For Women Only!
Navigating the monthly hormonal obstacle course.
Warning: This column is for Ladies only.
If you are of the male persuasion and become squeamish at the letters “P” “M” “S,” turn and back away now.
Because we are at full PMS overload.
And it isn’t pretty.
It begins, my Lovelies, with an innocent, “quick run” to the store.
I realized my heightened hormonal state approximately 15 minutes ago while attempting to check out at a store that shall remain nameless. (For kicks, though, let’s just say it’s name rhymes with “Tall-Cart.”)
I had about ten items. One “20 items or less” line has about six people. The other: one. Guess which one I choose? Thaaaaaat’s right! The one where the person before me wants a price check!
As I am stuck in Pampers-Price-Check-Hell (have you ever noticed it is always Pampers?), I see the alternate line whittling down.
I begin to twitch, and realize my nerve endings are tingling with a hormonally-familiar “I must hurt something” desire. After a good seven minutes, the checker comes back with the offensive Pampers and announces that the price is, indeed, incorrect. But can she fix it?
Now we get the joy of waiting for a manager to saunter over and fix the error on her register.
And that, campers, is gonna take another many minutes.
(Moment of Sanity: I do realize that the managers at Tall-Cart work hard. I’ve seen them run around trying to help 18 people at once. But when you are in Price-Check-PMS-Frenzy, EVERYONE is sauntering, yawning, and otherwise taking three hours to do something that should take 16 seconds.)
Inhaling a deep, controlled, breath, I eye the displays of salted foods and chocolate like a lion in a butcher shop.
Of course I am now in a quandary: Do I dump all my stuff back in my basket and jump over to the other lane, now nearly empty? Or do I wait it out, assuming that the manager will be here in mere seconds. I am afraid to joggle my tenuous tower of hormones, but as I watch the checker’s face glaze off into the distance, I decide to bail.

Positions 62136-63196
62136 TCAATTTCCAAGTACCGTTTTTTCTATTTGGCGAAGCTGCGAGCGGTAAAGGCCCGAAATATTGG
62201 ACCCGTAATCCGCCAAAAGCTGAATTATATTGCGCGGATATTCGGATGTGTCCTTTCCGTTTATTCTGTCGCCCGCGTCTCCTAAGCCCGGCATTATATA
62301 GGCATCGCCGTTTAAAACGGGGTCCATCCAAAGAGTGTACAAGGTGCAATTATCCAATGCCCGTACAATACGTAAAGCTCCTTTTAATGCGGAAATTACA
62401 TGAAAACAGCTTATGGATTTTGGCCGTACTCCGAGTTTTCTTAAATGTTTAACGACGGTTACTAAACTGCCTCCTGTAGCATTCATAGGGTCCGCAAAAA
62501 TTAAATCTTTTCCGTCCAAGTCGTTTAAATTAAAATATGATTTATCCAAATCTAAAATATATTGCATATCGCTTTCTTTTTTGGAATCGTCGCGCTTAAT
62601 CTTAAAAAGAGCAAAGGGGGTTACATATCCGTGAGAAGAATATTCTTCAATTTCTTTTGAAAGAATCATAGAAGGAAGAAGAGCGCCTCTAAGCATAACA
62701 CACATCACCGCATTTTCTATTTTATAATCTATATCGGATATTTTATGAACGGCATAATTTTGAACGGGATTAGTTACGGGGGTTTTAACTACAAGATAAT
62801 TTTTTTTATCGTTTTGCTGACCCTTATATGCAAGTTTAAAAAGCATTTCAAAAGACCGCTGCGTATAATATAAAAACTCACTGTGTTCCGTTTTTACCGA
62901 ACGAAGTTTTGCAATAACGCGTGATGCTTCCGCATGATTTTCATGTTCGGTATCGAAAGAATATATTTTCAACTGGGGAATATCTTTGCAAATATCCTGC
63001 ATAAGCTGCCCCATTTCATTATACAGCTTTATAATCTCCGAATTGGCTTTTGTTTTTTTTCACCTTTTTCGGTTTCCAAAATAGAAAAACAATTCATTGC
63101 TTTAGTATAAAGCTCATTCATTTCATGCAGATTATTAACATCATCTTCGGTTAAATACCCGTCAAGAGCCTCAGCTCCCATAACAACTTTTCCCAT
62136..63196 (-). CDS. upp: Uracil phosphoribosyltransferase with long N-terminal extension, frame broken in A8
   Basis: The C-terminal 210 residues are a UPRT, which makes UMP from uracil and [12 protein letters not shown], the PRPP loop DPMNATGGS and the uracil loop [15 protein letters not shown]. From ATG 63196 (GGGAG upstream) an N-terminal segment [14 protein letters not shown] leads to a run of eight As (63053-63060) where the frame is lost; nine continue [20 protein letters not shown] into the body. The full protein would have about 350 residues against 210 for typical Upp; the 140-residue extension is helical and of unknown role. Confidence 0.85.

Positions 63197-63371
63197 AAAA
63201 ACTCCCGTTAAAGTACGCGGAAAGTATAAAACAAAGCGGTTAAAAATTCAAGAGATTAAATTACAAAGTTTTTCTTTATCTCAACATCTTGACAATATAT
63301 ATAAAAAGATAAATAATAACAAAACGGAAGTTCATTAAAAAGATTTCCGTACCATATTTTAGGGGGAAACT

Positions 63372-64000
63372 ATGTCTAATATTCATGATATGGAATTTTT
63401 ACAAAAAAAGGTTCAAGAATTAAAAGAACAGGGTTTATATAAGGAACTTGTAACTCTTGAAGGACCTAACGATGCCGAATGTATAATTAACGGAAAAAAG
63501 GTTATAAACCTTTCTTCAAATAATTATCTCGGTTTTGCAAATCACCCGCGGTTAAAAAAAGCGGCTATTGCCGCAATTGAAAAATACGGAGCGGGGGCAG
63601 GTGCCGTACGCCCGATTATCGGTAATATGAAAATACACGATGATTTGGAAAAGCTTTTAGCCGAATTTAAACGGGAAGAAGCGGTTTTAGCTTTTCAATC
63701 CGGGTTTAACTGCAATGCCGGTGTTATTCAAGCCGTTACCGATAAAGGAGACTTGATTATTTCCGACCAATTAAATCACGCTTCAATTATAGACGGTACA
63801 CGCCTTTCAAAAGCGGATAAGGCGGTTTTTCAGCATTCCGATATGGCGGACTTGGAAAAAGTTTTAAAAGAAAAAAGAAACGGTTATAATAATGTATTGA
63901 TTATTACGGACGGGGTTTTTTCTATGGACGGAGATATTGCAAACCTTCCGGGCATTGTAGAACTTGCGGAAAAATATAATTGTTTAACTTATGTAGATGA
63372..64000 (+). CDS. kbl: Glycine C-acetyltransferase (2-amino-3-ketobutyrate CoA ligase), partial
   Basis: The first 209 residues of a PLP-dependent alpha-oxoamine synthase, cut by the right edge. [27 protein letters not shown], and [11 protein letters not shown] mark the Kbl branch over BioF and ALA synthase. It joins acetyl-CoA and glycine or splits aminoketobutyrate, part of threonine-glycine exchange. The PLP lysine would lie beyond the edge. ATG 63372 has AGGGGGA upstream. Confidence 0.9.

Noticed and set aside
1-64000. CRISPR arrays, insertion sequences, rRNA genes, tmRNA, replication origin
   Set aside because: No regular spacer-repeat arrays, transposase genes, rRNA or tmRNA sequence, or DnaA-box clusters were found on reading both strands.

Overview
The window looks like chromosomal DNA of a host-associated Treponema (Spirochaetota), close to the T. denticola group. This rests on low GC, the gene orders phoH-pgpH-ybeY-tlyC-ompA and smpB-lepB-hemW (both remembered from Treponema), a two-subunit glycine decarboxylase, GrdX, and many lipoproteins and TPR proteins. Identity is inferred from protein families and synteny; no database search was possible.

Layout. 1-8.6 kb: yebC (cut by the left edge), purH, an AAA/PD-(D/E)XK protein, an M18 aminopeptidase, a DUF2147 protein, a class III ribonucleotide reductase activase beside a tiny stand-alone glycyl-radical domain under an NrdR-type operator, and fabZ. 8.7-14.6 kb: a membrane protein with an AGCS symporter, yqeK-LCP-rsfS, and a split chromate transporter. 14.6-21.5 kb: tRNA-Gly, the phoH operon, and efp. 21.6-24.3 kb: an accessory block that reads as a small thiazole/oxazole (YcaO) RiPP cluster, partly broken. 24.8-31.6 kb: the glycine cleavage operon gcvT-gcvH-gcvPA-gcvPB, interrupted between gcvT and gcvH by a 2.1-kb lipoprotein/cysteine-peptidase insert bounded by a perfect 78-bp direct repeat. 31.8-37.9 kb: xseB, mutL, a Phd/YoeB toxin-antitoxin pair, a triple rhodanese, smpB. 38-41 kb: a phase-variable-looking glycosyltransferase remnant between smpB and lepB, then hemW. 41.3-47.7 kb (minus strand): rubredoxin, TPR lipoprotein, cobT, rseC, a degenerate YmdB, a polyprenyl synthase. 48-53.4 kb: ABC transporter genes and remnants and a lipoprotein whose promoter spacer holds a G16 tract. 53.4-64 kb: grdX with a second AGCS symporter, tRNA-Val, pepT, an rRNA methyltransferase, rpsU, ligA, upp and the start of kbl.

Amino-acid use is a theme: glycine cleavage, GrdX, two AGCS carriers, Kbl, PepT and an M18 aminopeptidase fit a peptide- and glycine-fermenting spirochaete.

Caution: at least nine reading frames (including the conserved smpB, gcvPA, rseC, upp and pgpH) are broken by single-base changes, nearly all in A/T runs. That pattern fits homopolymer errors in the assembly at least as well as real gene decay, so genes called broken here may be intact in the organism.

The other lane will be a fast haven, I am sure. There is one lady in front of me, she has toilet paper and that is about it. But then…. the vastness of retail Hades opens wide again.
The two checkers now want to discuss when they should take their breaks.
Naturally, this discussion cannot occur while my new checker rings up toilet paper. The break discussion must have her full attention.
I hold my breath, fearing I am about to spit fire.
Will she ring up the toilet paper?
Will I move up in line like an American Idol contestant awarded a ticket to Hollywood?
Of course not. Because the toilet paper customer now begins talking. She, apparently, is an employee and wants to talk about who can take her shift on Friday.
I close my eyes and meditate on the image of Linda Blair as she vomits pea soup. Every cell of estrogen in my body wants to shout “JUST RING UP THE DAMN TOILET PAPER!!!” For the good of the people, and the fact I don’t want to have a criminal record, I contain myself.
It is at this point that I feel my hormones firing like a Fourth of July Fireworks finale.
It is exhilarating.
I am woman, fear my wrath.
The checker flips off her “open” light. And this is when my head exploded. “No, no… you are OK” she says, hearing me scream in pain. (“Yeah, I’d better be.” I think using my best Angelina Jolie-kick-butt voice.)
Finally, the improbable happens. She rings up the toilet paper. The customer pays. Defying all odds, it is now MY TURN. She begins to bag. Nerve endings tingle violently as I watch. I have three boxes of pop-tarts. She puts ONE in a bag, spins that stupid bagger-thing, and moves on.
Trying to keep from turning Hulk-Green (“You won’t like me when I am angry”), I review what she has done. She has bagged as follows:
Bag one: One box of pop tarts.
Bag two: two 16oz bags of shredded cheese.
Bag three: two boxes of pop-tarts.
Bag four: three bags of candy.
Bag five: Two bulky-ish and sorta heavy boxes of Capri-Sun.
“There’s no place like home… it has wine” I chant to myself as I combine the five bags into two and leave the line.
Trying to move without causing my Jenga hormonal tower to come tumbling down, I stealthily walk to the exit like a CIA trainee navigating a booby-trapped room. I make it to the car and drive home. Safety.
Or so I thought. My husband is watching “Jonah Hex.” Help me Obi Wan.
Thank goodness my Tall-Cart purchases included chocolate.